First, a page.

London is one of the most popular cities in the world and attracts millions of visitors every year. The city has so much to offer. It’s hard not to get overwhelmed when you first get there. Suppose you’re visiting London for the first time. Or if you are just looking for new sights to see, this list will help you plan your trip. These are all must-see London sightseeing tours!
Tower Bridge and Tower of London
Everyone knows where the London sightseeing begins! Tower Bridge is a London landmark and the most famous of its bridges. It crosses the River Thames close to the Tower of London, a historic castle and one of London’s most popular tourist attractions. Interestingly, both sites are located on the same bank of the Thames but quite far apart. Tower Bridge has a drawbridge that rises when ships pass under it and lowers down again when they have passed. So if you want to take pictures with your camera, get ready for some quick action! Also, check out The View from The Shard if you’re going to see more than just these two amazing sights! It is also a place where you will see the famous Tower of London guards – Beefeaters.
Buckingham Palace is the official London residence of Queen Elizabeth II and the Duke of Edinburgh. It’s located on the west end of The Mall, which runs from Trafalgar Square to Admiralty Arch. It is also among the London sightseeing musts.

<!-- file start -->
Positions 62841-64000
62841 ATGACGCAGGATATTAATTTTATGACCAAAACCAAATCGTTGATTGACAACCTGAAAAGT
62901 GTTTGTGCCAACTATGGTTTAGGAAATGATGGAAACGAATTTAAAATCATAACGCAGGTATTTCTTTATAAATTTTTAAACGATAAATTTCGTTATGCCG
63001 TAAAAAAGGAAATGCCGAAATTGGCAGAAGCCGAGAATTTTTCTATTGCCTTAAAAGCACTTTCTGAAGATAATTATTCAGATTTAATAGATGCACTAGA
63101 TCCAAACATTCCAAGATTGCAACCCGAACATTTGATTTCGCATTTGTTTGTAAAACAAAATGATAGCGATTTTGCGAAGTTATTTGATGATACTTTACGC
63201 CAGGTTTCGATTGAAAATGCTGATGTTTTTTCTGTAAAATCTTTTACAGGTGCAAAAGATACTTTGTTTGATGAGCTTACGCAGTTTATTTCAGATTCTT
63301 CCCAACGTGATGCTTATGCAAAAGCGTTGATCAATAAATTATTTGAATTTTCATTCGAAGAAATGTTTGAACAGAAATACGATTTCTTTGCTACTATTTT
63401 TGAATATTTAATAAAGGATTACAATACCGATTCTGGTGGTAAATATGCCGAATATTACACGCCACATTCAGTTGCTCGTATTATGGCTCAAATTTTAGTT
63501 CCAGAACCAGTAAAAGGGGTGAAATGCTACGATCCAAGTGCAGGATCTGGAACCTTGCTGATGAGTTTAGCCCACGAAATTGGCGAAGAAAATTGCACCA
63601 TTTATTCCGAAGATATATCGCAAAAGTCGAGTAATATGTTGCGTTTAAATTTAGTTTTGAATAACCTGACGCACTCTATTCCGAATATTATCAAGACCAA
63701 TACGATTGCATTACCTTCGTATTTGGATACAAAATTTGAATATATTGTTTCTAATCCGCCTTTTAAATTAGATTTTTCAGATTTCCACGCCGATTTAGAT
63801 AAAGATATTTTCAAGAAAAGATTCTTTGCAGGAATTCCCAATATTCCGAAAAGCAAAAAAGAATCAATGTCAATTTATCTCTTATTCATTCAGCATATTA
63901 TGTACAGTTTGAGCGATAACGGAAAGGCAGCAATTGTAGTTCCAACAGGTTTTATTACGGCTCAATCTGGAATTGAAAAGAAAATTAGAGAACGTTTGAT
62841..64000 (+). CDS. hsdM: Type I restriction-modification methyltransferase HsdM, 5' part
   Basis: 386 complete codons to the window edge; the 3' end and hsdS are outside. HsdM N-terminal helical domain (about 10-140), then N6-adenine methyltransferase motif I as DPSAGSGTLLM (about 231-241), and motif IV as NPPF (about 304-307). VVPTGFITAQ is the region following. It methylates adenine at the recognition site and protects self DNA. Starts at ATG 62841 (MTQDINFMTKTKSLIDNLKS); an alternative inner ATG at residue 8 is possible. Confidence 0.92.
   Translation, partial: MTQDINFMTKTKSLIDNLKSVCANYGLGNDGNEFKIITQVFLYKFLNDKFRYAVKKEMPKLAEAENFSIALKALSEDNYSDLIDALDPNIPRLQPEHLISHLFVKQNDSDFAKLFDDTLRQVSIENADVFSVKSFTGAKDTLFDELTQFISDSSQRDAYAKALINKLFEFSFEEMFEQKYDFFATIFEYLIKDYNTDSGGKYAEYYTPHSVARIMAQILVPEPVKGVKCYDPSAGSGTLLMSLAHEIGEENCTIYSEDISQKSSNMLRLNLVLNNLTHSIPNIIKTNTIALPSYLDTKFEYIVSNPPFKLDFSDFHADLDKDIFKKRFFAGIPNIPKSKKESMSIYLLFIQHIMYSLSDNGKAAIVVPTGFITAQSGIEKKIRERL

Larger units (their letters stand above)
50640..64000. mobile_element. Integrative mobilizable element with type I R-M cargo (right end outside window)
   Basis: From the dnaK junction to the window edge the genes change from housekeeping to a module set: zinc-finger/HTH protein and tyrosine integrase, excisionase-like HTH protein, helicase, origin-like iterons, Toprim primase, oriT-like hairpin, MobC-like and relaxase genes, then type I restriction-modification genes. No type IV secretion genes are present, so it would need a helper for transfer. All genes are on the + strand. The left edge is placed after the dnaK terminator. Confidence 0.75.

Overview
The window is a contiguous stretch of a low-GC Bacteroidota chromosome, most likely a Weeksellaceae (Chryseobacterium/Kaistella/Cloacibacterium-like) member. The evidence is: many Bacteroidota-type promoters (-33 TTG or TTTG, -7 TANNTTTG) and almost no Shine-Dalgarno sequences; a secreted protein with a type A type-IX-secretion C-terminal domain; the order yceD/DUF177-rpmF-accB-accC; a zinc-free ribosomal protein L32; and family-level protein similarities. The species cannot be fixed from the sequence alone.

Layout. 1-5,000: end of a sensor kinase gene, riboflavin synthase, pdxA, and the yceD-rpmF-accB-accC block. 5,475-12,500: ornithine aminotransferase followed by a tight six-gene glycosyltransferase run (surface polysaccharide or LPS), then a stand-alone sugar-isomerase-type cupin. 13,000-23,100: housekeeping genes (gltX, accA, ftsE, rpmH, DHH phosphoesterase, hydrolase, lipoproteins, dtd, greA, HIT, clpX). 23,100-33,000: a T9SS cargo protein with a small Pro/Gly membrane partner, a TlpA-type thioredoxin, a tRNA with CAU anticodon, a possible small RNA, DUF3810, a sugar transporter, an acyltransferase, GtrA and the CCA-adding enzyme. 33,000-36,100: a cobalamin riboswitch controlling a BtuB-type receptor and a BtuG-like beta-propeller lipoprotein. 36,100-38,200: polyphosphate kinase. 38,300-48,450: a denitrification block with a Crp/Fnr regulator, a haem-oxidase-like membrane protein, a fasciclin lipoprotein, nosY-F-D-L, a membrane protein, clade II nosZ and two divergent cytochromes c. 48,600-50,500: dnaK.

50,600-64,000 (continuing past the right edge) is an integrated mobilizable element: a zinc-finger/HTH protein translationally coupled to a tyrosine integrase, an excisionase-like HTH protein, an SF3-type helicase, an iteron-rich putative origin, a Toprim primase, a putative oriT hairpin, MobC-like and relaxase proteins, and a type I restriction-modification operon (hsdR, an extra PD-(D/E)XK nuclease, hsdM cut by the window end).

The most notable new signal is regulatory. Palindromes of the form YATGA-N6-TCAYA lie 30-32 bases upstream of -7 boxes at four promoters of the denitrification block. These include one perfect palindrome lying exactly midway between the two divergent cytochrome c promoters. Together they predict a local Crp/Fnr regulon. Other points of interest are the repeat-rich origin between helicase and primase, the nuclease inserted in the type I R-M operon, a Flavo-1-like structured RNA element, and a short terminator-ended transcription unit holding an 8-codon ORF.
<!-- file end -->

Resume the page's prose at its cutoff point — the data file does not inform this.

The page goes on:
The palace has been a royal home since 1762 when George III purchased it from John Sheffield, 1st Duke of Buckingham. Buckingham was a Tory politician who had supported King Charles I during his war against Parliament. He was forced to sell his other properties when Parliament confiscated them after Charles’ execution in 1649. During World War II (1939-1945), Buckingham Palace was used as an air raid shelter for hundreds of people during bombing raids over London.
After inspecting the damage done by bombs and fires during these raids, King George VI remarked that “the whole place smells like an old ashtray,” according to Time magazine in 1940 This became known as “Buckingham Palace Syndrome.”
The London Eye is a giant Ferris wheel on the South Bank of the River Thames in London. It offers panoramic views of the city and the river. The full name is ‘the Helter Skelter. It is one of Britain’s most popular paid tourist attractions, attracting more than 3 million visitors annually.